Now look forther on in the same chapter, and read verses 25 and 26: "These things have I spoken unto you, being yet present with you but the Comforter, which is the Holy Ghost, Whom the Father will send in My name, He shall teach you all things, and bring all things to your remembrance, whatsoever I have said unto you". What may we learn from these verses? That the Holy Spirit has come to be our Teacher. He will also quicken our memories so that we can remember as we need the teachings, and portions of Scripture which we have studied for ourselves. This does not mean that He will teach us all kinds of things, which do not concern us. He has not come to make us religious experts, but to show us how to live so that God shall be glorified. When a child goes to school it must submit to the guidance and training given by its teachers if it is to learn. So it is with us, we must recognize that the Holy Spirit can reveal the things of God to us, and submit ourselves day by day to His teaching.

We now have to turn to the closing verses of chapter 15 to find more concerning the work of the Holy Spirit. "When the Comforter is come, Whom I will send unto you from the Father, even the Spirit of truth, which proceedeth from the Father, he shall testify of Me; and ye also shall bear witness, because ye have been with Me from the beginning" (John 15:26,27). The coming of the Holy Spirit into the world in order to bring the Christian Church into being is always closely linked with the thought of witness. Such passages as Luke 24:45-49. Acts 1:7,8, Acts 9:17-22, etc., fully prove this fact.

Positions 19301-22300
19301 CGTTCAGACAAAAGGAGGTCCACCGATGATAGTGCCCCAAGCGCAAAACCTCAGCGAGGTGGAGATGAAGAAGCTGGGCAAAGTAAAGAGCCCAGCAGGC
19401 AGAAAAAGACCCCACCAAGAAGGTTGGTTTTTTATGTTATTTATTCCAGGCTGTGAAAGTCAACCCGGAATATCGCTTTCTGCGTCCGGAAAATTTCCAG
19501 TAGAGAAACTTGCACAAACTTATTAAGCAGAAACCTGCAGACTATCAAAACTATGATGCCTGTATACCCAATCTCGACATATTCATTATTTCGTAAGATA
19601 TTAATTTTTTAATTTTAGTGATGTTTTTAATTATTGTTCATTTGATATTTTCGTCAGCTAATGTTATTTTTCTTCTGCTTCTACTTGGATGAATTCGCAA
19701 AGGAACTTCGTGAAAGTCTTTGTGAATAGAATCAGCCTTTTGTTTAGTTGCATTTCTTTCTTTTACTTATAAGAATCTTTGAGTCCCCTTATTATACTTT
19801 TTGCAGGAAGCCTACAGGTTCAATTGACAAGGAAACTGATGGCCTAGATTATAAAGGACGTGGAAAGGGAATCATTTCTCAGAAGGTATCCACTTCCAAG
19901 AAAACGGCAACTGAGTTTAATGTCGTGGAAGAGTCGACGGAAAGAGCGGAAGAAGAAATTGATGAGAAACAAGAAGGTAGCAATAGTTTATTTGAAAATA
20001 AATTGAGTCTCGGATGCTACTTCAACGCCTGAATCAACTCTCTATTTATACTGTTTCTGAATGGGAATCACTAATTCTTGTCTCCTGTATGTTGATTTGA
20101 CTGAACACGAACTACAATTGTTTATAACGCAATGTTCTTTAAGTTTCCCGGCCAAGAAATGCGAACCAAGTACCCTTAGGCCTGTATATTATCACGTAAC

The Holy Spirit of God has one great work in which He is engaged in this age. This work is to bear witness to the grace of God given to men in the Lord Jesus Christ, and to exalt Him (see 1John 5:6, Romans 8:15,16, 1Corinthians 2:12, 13, 1Peter 1:22, etc.). He does this through those in whom He lives. The work of the Christian in this world is to give evidence - to be a witness; and in this connection we must always remember that what we are, and how we live speaks much louder than what we say. "Let your light," said the Lord Jesus, "so shine before men, that they may see your good works, and glorify your Father which is in heaven" (Matthew 5:16). Peter, possibly remembering this command, wrote: "Having your conversation honest among the gentiles; that whereas they speak against you as evil doers, they may by your good works, which they shall behold, glorify God in the day of visitation" (1Peter 2:12).